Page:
In terms of support for development, research indicates that up to a certain level of development migration tends to increase. So, there is a fundamental misconception on the part of the EU that supporting development will lead to less migration.  I also think that we should not aim to do away with migration, but rather deal with the challenges associated with irregular migration. In my opinion, the best way to address irregular migration is to expand channels for regular migration. If migrants have the means, but don't have expanded pathways for regular migration, they will find smugglers to facilitate their movement.

When it comes to securitisation, of course, a lot of EU money has been spent to address irregular migration. If you go to the trust fund’s website, you'll find that the Horn and West Africa are the largest recipients of funding. However, it’s unclear how effective some of this programming has been. For example, border security has been emphasised and guards have been trained to more rigorously check documents at the border. Some people have been arrested because they were not carrying the proper documentation, but most of the time they have turned out to be from states with free movement or labour movement bilateral agreements. In other words, they were travelling legally, they just didn’t have the right papers. This is quite common. I can give you the example of Kenya and Ethiopia, which have a bilateral agreement dating back to the 1970s. Ethiopians trying to cross into Kenya are now being arrested because they don't have the correct documentation, and not because they've committed any offence. So on the one hand you can say that the trainings have had their intended effect: border guards are now performing their jobs to a higher standard. But on the other hand, you can rightly ask if this money has been well spent if the majority of people getting caught turn out to be false positives. People’s legal rights are being infringed upon because the training programme didn’t adequately account for the documentation issue.

We are seeing this more and more: migrants are ending up in detention because they don’t have the right documentation. And this comes down to incompetent bureaucracy in African states. Mobility frameworks are negotiated but then don’t function properly. So, in my view some securitisation measures are misplaced. They need to offer real security, not create barriers to beneficial labour mobility.


How have governments and civil society in the Sahel responded to the EU strategy?

Migration is a contested issue in Africa-EU relations. African governments do not tend to have much interest in stopping migrants from travelling to Europe beyond attracting EU aid monies conditioned upon it. On the contrary, remittances from the diasporas in Europe are crucial for these states and generally bring in far more revenue than development aid does. Travelling migrants also spend money and create livelihood opportunities for local communities along the routes. Moreover, intra-African migration has been a longstanding and vital strategy of survival, especially in the semi-desert and semi-nomadic region of the Sahel. This divergence in interests is perhaps most explicit in the negotiations around readmitting expelled migrants. Some African countries have outright refused to cooperate – as doing so would make governments very unpopular at home.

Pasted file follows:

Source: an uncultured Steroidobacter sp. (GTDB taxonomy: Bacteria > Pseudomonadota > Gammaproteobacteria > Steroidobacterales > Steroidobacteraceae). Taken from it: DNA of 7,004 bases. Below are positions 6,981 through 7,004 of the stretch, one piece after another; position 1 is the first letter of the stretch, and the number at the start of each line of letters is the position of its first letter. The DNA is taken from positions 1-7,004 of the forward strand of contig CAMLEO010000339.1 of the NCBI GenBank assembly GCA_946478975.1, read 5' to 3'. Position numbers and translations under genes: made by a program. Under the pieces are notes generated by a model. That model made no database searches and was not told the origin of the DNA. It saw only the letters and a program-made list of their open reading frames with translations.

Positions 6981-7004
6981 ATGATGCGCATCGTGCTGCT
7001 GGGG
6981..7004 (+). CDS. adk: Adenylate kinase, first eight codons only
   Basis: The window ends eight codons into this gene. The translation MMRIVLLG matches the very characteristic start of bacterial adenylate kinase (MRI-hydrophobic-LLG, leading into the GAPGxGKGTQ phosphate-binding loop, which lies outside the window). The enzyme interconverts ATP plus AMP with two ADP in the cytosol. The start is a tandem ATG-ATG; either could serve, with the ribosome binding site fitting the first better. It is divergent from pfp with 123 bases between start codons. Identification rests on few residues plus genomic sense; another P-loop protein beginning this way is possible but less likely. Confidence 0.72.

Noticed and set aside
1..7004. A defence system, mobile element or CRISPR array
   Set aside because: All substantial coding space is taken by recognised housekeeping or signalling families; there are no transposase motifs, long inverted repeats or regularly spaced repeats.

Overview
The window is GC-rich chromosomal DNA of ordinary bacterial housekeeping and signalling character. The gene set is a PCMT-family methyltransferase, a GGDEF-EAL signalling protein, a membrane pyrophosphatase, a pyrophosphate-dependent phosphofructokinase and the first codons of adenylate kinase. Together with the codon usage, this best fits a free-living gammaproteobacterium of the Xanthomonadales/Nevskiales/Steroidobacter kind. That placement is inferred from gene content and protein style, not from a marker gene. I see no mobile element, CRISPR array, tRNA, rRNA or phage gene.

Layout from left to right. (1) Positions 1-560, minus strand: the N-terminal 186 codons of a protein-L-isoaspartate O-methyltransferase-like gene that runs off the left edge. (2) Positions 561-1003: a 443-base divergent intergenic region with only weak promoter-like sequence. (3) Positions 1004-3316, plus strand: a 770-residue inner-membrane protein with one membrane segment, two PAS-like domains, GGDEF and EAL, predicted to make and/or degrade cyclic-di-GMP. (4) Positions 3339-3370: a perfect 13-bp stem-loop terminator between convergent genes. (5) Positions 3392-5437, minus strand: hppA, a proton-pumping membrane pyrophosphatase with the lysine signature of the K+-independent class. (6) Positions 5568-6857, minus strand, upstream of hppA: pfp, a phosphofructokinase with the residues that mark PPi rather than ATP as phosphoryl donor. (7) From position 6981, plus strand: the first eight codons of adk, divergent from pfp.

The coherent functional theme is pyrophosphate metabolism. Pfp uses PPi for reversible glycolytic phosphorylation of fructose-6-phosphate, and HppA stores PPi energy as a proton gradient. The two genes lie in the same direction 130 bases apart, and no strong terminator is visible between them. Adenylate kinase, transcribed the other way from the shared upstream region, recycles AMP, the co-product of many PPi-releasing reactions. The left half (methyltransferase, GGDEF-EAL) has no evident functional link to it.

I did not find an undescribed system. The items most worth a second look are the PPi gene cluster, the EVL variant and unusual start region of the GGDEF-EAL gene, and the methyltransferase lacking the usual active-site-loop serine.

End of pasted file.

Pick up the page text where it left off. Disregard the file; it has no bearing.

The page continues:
It is, however, a bit different when it comes to penal aid, which seems to be much more welcome to African governments. In fact, aid for internal security always comes at the request of the beneficiary. The willingness to actually implement projects and to change the penal sector, however, varies greatly. It seems to depend on whether the project aims at a comprehensive restructuring and reforming of criminal justice institutions or merely the enhancement of security and intelligence capabilities and equipment to fight crime. While the former is notoriously difficult, and state apparatuses often ‘lack willingness’ to transform, support for enhancing security capacities is often welcomed. It also seems that EU aid and Common Security and Defence Policy (CSDP) missions are increasingly geared towards the latter: building border security and short term, ad hoc capabilities to more effectively fight crime. A sort of ‘state-building lite’.

African states are not just passive recipients of EU aid, nor are they forced into becoming the EU’s border guards – although that task tends to come with a financial benefit and the EU increasingly relies on conditionality to make African governments cooperate. Some state leaders actively seek out security assistance to build their state’s internal security capacity and thus their ability to govern territory and populations. This aid inevitably ends up serving state leaders’ interests whether aligned with that of a majority of their constituencies or not. Researchers have noted that in countries such as Niger, police and security forces have not only taken bribes from and harassed traveling migrants, but they have also been used to crack down on civil society and political opposition. Some civil society members have been repeatedly arrested and falsely accused of terrorism and coup attempts. This adds to the critique of the EU’s longstanding strengthening of the security capacities of governments with questionable human rights track records.